Retired Phoenix cop weighs in on Isabel Celis case, other abduction cases

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by Catherine Holland

GMAZ interview by Kaley O'Kelley

Posted on April 27, 2012 at 9:38 AM

Updated Tuesday, May 15 at 4:17 PM

PHOENIX -- It's been one week since anybody saw Isabel Celis, the Tucson 6-year-old who has been the subject of nationwide attention the past few days.

The first-grader's parents, Becky and Sergio Celis, told investigators they last saw their little girl at 11 p.m. Friday. When Sergio went to wake Isabel at 8 a.m. Saturday, she was not in her bed.

Since then police and volunteers have been searching for Isabel. Police call the case a "suspicious disappearance/possible abduction," but they don't know what happened to the little girl.

"We're not ruling anything out of the investigation at this point because we really need to keep our mind open about all the information that's been brought to us," Tucson Police Chief Roberto Villasenor said early on in the investigation.

"Right now, investigators are in a stage where they're trying to figure out exactly where to go next," explained Andy Hill, a retired Phoenix officer who has seen all too many missing-children cases. "They're waiting for results of tests. They've served search warrants. They've gathered forensic evidence.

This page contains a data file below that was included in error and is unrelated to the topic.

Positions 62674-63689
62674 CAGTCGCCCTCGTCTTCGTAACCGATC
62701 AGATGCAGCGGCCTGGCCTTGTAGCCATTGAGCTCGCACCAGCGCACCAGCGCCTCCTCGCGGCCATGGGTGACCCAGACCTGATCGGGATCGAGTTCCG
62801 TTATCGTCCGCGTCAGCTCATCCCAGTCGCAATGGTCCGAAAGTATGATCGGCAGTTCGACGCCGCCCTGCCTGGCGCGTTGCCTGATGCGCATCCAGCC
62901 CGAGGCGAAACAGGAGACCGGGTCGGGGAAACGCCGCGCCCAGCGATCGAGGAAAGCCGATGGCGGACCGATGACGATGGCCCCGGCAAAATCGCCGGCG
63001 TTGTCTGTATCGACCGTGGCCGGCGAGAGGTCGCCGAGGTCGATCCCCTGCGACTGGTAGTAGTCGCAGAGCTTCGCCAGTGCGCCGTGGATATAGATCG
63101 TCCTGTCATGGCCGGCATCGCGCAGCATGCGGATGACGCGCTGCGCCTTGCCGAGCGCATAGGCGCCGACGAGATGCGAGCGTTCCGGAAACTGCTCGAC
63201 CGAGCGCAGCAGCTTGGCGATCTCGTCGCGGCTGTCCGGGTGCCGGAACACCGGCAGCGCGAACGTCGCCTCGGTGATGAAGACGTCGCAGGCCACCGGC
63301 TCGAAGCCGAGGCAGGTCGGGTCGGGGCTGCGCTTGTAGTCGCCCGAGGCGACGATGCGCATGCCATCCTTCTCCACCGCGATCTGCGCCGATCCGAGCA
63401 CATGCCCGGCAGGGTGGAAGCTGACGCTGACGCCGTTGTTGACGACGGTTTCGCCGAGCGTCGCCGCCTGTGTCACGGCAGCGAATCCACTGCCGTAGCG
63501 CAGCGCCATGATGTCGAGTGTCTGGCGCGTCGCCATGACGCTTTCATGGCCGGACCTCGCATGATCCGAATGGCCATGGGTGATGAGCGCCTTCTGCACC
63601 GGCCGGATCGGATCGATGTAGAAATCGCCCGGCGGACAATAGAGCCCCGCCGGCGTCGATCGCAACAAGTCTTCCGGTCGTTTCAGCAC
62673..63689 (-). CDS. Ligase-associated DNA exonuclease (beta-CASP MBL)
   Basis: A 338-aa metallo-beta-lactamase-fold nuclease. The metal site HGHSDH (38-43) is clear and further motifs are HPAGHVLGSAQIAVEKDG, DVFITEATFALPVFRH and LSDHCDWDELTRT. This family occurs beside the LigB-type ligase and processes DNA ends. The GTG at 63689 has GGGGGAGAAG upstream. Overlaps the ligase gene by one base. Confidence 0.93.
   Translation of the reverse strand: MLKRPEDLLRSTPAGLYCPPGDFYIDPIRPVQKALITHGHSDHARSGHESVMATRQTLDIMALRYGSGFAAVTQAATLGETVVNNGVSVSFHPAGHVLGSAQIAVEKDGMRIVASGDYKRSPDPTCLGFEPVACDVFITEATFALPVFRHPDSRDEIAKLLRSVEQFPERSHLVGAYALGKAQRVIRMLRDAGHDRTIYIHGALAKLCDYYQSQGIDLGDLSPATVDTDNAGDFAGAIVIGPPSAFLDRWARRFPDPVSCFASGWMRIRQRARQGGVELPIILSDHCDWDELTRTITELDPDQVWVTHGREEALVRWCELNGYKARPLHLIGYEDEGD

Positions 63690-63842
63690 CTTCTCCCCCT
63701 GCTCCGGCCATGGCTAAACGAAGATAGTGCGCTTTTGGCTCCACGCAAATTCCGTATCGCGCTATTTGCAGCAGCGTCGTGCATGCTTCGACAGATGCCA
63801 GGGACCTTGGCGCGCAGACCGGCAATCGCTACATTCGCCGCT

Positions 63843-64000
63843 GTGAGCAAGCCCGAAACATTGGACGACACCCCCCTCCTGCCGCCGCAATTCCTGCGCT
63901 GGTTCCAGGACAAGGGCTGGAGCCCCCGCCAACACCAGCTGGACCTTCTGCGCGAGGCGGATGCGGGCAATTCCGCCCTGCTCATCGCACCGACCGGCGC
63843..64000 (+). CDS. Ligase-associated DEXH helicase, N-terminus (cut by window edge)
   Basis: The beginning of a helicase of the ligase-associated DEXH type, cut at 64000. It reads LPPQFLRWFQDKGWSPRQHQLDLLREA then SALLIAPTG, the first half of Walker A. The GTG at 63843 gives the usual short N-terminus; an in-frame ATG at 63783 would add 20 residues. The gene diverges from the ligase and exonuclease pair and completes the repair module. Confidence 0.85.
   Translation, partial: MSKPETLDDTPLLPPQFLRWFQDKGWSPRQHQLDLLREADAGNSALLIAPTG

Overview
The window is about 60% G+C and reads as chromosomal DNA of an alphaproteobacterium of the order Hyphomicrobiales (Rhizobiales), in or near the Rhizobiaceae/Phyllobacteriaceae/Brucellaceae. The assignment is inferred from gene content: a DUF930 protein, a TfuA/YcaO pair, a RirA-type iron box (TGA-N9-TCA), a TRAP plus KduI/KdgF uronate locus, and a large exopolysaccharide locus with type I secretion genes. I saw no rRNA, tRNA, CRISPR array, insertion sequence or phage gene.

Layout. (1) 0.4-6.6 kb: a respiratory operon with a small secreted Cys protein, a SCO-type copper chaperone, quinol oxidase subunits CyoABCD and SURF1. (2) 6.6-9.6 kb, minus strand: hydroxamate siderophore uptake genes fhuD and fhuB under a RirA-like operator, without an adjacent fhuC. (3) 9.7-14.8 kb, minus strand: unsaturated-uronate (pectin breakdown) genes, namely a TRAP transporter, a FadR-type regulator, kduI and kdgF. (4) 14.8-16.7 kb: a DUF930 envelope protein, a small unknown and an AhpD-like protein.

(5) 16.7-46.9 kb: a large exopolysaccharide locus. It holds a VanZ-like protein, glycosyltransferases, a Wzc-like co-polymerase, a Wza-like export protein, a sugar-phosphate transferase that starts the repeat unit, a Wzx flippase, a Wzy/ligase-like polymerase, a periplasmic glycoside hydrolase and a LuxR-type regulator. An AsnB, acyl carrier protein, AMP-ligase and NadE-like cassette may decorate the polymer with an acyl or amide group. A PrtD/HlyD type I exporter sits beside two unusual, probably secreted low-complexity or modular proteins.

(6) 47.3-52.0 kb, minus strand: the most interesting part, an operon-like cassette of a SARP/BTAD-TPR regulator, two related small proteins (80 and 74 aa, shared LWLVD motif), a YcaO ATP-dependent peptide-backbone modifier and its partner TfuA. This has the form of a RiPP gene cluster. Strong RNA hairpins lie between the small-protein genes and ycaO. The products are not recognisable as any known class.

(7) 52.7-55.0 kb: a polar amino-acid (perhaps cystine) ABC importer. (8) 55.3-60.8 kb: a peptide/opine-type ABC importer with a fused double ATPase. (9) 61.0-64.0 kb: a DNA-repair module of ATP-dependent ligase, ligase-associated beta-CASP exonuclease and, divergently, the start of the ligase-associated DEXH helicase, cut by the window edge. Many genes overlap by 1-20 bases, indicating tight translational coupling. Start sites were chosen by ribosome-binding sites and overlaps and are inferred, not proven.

"They're waiting to the lab to come back with what they can. They're studying the interviews they've done .... They're kind of getting all their ducks in a row right now. ... They may have some specific information they've developed that they haven't released .... They're also going to be seeking more information from the public to see if somebody else."

The woman who has lived next door to the Celis family for the past eight months just came forward, saying she heard two male voice and dogs barking outside her bedroom widow, which is right across from Isabel's bedroom.

"I didn't really think anything of it because it was light outside and I thought maybe someone was going for a walk," Alicia Stardevant said.

There's an incredible amount of work to be done with this kind of investigation.

"They have to prioritize," Hill said.

Hill also talked about the search for Jheysse Shockley, the Glendale girl who disappeared last October, and the case of Gabriel Johnson, the Tempe baby who was last right right after Christmas 2009.

 

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